"In advance of the UN Ocean Conference, the UN has issued guidelines for registering voluntary commitments in the Ocean Conference Registry of Commitments. The Registry, located on the Conference website, will be one of three outcomes from the ‘high-level UN Oceans Conference to Support the Implementation of SDG 14: Conserve and sustainably use the oceans, seas and marine resources for sustainable development,’ convening in June 2017."
"Seeking to explore how short-term periods of elevated CO2 from upwelling impact the bacteria in the water, UC Santa Barbara researchers found that the additional CO2—and corresponding drop in pH—increased the respiration of these organisms. This means more resources are recycled rather than retained in the food web. The results appear in the journal PLOS ONE."
"SeaWorld announced a year ago that it would end orca breeding at its parks in the U.S. One year later and nearly 8,000 miles away in China, another such program is just getting started."
For a marine protected area to be effective means it is successfully addressing threats to the features the MPA was designed to protect. So if an MPA is designed specifically to protect a certain benthic community — like a deep-sea coral reef — then it is effective if it minimizes or eliminates the threats to that community.
Last November, MPA News speculated on whether the election of Donald Trump as US President would bring a rollback of MPAs — specifically the large marine national monuments that former President Barack Obama designated or expanded under the US Antiquities Act.
Article: “Marine protected areas need accountability not wasted dollars”, Aquatic Conservation: Marine and Freshwater Ecosystems 27, 4 - 9 (2017)
Finding: MPAs are largely assessed on a single numerical target (total area), and inconsistent self-identification adds an extra level of opaqueness and bias. The consequence is an unaccountable and under-performing system of MPAs worldwide. Ineffective MPAs should be screened out; MPAs’ effectiveness should be improved where possible; and investment should be redirected toward the largest gaps in the network.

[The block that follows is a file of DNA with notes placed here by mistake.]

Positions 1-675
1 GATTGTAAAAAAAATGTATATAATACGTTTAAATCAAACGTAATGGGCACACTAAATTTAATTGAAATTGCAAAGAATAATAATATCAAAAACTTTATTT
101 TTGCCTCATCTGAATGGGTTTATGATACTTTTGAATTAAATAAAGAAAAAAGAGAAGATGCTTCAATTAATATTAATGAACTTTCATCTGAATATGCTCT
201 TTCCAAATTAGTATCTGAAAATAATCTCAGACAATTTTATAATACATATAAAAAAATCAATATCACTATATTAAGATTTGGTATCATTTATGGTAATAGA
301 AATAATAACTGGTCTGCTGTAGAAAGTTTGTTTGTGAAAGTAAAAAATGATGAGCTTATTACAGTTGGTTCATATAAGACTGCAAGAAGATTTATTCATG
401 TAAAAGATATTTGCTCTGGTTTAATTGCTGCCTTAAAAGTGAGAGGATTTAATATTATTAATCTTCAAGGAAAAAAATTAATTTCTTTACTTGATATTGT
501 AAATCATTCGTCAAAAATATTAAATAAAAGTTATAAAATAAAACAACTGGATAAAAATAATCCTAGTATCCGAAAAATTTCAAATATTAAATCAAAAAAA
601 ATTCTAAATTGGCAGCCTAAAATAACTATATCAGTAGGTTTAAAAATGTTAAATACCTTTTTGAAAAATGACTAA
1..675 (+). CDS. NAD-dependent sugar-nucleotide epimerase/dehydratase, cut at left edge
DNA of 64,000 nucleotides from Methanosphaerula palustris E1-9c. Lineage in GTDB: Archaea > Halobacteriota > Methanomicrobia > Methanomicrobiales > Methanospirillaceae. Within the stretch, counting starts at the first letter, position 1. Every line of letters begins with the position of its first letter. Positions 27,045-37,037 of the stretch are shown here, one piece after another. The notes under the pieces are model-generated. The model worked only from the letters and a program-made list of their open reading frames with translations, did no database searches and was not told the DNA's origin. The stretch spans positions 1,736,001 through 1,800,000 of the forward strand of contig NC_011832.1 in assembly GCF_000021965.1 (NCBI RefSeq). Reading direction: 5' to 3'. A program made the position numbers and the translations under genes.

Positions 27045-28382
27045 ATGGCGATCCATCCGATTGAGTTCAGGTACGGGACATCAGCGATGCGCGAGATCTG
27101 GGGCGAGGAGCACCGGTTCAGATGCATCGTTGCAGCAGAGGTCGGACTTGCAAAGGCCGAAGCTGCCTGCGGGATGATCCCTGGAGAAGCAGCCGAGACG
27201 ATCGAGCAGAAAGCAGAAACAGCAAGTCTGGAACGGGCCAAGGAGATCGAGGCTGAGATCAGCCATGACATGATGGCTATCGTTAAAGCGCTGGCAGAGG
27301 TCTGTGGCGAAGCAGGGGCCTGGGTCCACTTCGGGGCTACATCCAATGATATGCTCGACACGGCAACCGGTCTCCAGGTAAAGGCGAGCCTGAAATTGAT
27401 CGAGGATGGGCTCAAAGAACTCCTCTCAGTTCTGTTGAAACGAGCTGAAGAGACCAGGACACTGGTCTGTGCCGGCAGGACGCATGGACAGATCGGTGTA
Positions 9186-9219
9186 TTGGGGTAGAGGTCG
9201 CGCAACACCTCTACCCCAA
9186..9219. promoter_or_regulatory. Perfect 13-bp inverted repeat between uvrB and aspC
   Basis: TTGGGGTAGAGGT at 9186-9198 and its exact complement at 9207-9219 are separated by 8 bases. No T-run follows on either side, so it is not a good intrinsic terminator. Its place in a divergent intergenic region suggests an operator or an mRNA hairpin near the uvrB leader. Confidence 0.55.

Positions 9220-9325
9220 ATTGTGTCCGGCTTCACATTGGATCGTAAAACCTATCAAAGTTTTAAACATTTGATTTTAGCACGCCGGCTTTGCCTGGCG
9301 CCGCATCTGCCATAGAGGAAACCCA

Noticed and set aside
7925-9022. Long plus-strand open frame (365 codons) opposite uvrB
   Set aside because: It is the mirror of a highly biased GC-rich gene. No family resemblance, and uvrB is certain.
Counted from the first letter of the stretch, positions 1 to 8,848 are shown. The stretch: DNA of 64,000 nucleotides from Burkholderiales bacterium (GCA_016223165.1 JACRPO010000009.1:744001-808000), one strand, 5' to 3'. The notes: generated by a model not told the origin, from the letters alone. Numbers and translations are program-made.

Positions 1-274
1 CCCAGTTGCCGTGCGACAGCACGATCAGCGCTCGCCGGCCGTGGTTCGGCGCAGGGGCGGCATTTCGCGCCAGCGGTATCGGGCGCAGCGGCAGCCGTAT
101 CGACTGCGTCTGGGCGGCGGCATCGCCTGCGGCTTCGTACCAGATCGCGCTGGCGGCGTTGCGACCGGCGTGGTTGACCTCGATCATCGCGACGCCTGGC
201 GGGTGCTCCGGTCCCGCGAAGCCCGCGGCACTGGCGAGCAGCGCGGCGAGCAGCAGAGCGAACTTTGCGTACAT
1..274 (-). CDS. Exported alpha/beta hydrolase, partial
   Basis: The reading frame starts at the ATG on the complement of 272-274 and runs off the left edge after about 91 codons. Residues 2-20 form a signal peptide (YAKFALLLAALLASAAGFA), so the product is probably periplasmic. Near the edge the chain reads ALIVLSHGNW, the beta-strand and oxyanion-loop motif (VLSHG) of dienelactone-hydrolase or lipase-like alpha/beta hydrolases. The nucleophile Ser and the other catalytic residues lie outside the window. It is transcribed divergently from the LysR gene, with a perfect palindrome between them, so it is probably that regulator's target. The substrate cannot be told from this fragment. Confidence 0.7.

Are you looking for the IMPAC4 website?
The Fourth International Marine Protected Areas Congress (IMPAC4) will be held 4-8 September 2017 in La Serena – Coquimbo, Chile. Are you looking for the official website? Click here. The Google search engine is not yet ranking the site highly, making it difficult to find. So please help spread the word – thanks.
"Scientists have generally seen sea life as more "connected", with currents mixing species in a constant genetic melting pot. But researchers at the University of Exeter have discovered the truth may be more complex, and some species could be just as disconnected as those divided by mountains or motorways. They studied two species of soft coral, and in one - the pink sea fan - they found distinct genetic differences between those living in different places."
Via The Scientist
"With the March for Science on the horizon, researchers are debating whether overt displays of science advocacy may help or harm public perception of science. And when scientists have a question, they typically approach it with data. John Kotcher and colleagues at George Mason University in Fairfax, Virginia, published a study on the subject last month (February 26) in Environmental Communication."